This mention of EA Online as being something to which I am registered seemed odd, as I don't recall having seen the brand EA Online associated with my Xbox Live gaming experience in the past, and certainly don't recall authorizing or even being made aware that an account was being made with EA Online on my behalf. I suppose it's possible that at some point over the years I played an EA game where it was made at least vaguely clear to me that I was registering with EA Online, but they've certainly not made a point since of reminding me that my playing EA games online represents my membership in something called EA Online or that I've authorized the extraction of private information such as my phone or VISA card number. To verify this, I fired up my copy of NCAA Football 2007, and hunted high and low within the game, in the provided instruction manual, or on the retail box for any mention of EA Online or the necessity of having such an account for Xbox Live play. As far as I could tell, the EA Online brand is not mentioned even once, nor, certainly, the rights you will relinquish by playing.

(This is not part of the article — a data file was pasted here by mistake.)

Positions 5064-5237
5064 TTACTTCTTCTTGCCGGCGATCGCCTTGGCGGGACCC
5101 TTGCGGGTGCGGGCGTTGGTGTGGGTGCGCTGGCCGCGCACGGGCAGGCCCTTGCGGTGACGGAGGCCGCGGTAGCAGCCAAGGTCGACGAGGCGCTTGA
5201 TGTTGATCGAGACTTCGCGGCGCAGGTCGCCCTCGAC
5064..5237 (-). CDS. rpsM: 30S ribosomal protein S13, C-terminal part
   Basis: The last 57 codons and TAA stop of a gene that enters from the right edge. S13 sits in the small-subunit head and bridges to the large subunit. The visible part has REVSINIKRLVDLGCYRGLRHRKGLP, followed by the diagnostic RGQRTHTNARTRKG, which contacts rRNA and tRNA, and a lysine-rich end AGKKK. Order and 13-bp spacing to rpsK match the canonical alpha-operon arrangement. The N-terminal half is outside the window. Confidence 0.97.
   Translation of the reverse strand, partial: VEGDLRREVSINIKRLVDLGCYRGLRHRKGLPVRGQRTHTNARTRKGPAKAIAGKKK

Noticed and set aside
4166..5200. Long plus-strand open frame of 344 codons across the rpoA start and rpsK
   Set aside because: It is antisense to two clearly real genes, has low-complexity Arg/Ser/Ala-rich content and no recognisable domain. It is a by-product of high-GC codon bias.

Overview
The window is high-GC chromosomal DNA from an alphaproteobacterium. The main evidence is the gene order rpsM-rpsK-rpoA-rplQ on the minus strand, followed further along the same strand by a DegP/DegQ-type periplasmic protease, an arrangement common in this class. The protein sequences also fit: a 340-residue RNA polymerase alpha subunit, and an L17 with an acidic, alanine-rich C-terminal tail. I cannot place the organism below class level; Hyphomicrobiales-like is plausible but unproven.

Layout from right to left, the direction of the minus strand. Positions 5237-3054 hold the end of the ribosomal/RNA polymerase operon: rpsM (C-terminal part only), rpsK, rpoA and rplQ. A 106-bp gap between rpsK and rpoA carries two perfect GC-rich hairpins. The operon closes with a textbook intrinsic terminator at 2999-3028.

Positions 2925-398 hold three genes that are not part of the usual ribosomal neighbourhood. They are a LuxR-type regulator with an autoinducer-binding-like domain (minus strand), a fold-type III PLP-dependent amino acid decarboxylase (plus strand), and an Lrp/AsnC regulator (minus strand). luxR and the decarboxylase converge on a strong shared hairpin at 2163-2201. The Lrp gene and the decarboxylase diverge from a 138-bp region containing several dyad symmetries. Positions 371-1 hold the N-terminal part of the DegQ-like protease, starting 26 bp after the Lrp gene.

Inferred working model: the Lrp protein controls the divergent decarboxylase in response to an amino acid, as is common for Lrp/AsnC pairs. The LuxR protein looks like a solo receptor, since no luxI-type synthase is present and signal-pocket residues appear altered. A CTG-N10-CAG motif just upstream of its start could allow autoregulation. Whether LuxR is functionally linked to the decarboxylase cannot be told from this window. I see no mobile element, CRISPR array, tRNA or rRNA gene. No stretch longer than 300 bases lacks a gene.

Whether Electronic Arts is actually gathering credit card numbers, demographic information, click paths, birthdates, or any of the other multitude of chocolate covered data nuggets at their disposal when you actually log onto an EA Online game is not entirely clear. That is why I contacted their provided email address at [email protected], identified myself and expressed my interest in clearing up any possible confusion for our readers. I was certain Electronic Arts would want to elaborate on the important and well-intentioned methods they employ in protecting sensitive customer information, which must be why they contacted me immediately with a clear and detailed response that reasonably explained their lusty needs for such comprehensive data. Also, they sent me flowers and candies, and invited me to the prom.